Harry Reid contribution raises eyebrows in attorney general race
The Democratic candidate for Nevada attorney general, John Hunt, has been stumbling to provide answers about his campaign contributions report.
The Secretary of State’s Office verified that it has launched an investigation into contributions made by associates of Vestin Mortgage of Las Vegas. Those contributions total about $160,000. Pete Ernaut, campaign chairman for Hunt’s opponent, Republican Brian Sandoval, filed the complaint. As of filing deadline, Aug. 26, Hunt had raised a total of $581,000. Since turnabout is fair play, Hunt has raised questions about Sandoval’s campaign, which has accepted almost $300,000 from the gaming industry.
The investigation into Hunt’s finances, says Deputy Secretary of State for Elections Susan Bilyeu, focuses on NRS 294A.112, which prohibits making or assisting in making a contribution in another person’s name. Ernaut claimed that some employees of Vestin Mortgage made illegal contributions on behalf of Vestin Mortage owner and CEO, Mike Shustek.
“That’s the only issue in the complaint that’s in front of us,” Bilyeu says.
The campaign-finance question has been hot in Las Vegas papers, with the Las Vegas Sun taking the lead on the issue. But there’s another question that hasn’t been raised. On March 8, Hunt’s campaign accepted a $20,000 contribution from the Searchlight Leadership Fund, U.S. Sen. Harry Reid’s political-action committee.
Bilyeu says that no one has raised the issue of a $20,000 contribution with the secretary.
“We would have to get a complaint before we take a look into it,” she says. “Sometimes those things happen; you don’t realize you made [too large of] a contribution, and then you correct it.”
As RN&R readers no doubt know, it is illegal to contribute or accept more than $10,000 from an individual. Incidentally, the state’s definition of contribution includes loans.
On June 6, according to Hunt’s contribution and expenditure report, $10,000 was paid back to the Searchlight Leadership Fund.
Hunt’s campaign manager, Ronni Council, says that there was no intention to break the law when the check was accepted.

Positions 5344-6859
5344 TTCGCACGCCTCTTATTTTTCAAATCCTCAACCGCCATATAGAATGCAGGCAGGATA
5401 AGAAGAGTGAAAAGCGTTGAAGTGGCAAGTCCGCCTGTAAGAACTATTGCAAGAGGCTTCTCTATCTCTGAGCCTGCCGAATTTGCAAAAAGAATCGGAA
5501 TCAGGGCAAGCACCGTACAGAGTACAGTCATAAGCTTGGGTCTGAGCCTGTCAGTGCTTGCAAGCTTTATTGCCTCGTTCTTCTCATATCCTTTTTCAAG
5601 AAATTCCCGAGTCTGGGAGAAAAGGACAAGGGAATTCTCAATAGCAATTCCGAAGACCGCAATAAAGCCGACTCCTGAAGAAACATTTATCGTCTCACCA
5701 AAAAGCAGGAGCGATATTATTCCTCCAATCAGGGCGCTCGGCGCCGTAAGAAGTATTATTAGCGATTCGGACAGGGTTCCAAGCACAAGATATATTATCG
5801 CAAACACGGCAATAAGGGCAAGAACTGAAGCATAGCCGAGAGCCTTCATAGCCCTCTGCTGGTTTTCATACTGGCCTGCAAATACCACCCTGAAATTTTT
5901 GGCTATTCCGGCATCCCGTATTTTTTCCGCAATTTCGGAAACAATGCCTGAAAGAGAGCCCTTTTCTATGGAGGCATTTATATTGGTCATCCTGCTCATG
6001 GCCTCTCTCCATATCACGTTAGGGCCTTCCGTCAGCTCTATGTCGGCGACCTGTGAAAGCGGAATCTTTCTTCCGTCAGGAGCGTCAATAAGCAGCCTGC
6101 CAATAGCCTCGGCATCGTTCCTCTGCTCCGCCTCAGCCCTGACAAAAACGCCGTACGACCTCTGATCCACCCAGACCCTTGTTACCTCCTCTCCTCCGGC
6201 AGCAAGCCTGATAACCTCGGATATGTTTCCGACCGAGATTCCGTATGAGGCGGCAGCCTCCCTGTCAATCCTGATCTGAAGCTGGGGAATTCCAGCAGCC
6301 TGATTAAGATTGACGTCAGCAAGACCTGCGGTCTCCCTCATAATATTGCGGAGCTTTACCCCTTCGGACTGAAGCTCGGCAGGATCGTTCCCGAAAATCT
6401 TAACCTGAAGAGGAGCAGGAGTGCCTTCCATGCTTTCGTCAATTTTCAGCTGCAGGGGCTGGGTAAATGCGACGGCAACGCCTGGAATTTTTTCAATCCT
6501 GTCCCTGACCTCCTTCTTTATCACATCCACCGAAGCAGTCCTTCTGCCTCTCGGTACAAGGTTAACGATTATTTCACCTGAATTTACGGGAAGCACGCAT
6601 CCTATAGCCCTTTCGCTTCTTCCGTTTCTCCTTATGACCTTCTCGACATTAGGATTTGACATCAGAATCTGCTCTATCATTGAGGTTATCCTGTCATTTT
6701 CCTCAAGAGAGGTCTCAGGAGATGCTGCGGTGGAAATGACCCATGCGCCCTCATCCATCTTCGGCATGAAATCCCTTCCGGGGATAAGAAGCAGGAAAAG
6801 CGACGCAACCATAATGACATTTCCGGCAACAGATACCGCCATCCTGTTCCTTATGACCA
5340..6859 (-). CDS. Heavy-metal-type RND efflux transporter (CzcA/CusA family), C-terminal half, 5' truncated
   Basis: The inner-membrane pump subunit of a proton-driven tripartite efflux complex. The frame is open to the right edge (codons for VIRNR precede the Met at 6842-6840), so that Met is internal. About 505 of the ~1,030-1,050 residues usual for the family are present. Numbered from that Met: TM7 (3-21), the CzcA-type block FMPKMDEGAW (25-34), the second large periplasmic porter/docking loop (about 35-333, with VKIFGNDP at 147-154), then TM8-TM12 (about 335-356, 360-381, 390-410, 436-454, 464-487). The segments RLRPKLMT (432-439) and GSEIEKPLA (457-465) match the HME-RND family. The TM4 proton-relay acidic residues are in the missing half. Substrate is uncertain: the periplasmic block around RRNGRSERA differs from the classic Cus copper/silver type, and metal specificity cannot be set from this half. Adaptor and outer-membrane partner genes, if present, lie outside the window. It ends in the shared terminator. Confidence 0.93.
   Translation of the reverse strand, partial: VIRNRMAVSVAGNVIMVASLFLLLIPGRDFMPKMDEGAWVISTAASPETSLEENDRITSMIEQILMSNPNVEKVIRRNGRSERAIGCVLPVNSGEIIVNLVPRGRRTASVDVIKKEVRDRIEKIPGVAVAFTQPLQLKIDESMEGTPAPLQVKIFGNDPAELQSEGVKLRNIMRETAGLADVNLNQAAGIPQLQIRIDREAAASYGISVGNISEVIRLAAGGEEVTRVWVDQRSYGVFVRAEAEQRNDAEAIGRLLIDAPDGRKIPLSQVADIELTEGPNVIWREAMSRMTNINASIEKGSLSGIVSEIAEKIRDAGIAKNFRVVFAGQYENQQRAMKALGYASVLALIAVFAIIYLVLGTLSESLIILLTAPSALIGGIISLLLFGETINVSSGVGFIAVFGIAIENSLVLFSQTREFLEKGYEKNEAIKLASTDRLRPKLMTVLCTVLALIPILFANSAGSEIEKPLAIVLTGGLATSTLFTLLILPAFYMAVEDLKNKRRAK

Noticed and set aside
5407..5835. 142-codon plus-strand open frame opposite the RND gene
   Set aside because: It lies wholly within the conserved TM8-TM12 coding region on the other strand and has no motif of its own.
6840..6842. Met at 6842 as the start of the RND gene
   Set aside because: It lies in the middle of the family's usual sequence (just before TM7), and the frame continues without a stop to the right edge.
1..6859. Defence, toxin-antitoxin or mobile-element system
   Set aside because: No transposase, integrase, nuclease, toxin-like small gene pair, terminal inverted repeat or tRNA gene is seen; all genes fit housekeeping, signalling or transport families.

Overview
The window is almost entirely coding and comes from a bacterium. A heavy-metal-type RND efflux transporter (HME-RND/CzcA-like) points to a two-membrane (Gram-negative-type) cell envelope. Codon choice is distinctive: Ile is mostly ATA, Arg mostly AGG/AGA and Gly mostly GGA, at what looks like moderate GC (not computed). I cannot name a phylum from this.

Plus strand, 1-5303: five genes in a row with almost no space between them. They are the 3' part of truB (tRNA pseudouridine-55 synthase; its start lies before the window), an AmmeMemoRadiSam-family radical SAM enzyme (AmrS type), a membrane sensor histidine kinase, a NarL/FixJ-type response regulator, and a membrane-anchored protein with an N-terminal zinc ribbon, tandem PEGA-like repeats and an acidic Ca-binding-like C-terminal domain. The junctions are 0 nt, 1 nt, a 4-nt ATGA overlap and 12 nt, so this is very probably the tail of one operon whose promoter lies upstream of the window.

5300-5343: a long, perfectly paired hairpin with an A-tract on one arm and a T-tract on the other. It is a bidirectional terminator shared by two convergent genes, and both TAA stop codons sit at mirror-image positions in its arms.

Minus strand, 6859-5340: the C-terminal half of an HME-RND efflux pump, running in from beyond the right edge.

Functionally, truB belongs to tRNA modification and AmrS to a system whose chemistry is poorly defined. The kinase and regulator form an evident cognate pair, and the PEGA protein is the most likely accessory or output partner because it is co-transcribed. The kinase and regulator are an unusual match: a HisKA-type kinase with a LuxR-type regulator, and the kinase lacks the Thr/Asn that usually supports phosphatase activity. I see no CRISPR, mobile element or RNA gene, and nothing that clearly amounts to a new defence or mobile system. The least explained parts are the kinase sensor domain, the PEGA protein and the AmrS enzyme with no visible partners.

“Obviously, they weren’t trying to give us more than they were allowed to give, because we gave it back,” she says. “There was no wrongdoing in that. They just cut the check, and when it was noticed it was refunded.”
In any case, 91 days is a long time to have $10,000 of someone else’s money—especially for someone campaigning to run the office that will prosecute campaign finance violations.
Tessa Hafen, Reid’s press secretary, says it was an honest mistake, brought about by the confusion between election laws for federal offices and for state offices.
“It was just confusion on how much he could give,” Hafen says. “It’s confusing with what campaign rules are where. It was a mistake, and it’s fixed now. We found out about it, and the $10,000 was returned.”
Hafen says a person who serves as comptroller with the Searchlight Leadership Fund sent the check out.
“Holly Giarraputo handles all of the checks and the FEC reports and things like that,” she said. “Anytime we need to send out money, she gets the memo to cut the check, and it goes out from her office. She’s the one who actually signed the check.”
New federal campaign finance law stipulates that federal candidates can accept only $4,000 from an individual per election cycle.
Eric Herzik, associate professor and director of graduate studies in political science at the University of Nevada, Reno, says there’s a simpler reason why Sandoval’s campaign wouldn’t raise the question with the Secretary of State. The second most powerful Democrat in the country has a long reach.
“No one’s going to look at Harry Reid,” he says. “Sandoval doesn’t want to get in a fight with Harry Reid. He wants him on the sideline of this race as much as possible.”
For those looking for in-state contributions of the Searchlight Leadership Fund, don’t look at the Federal Elections Commissions PAC Web site. Contributions made to state candidates are filed with the IRS and can be accessed at eforms.irs.gov (search “searchlight"). The $20,000 contribution appears on Searchlight’s first-quarter report.
Pete Ernaut was out of town and did not return a call for comment.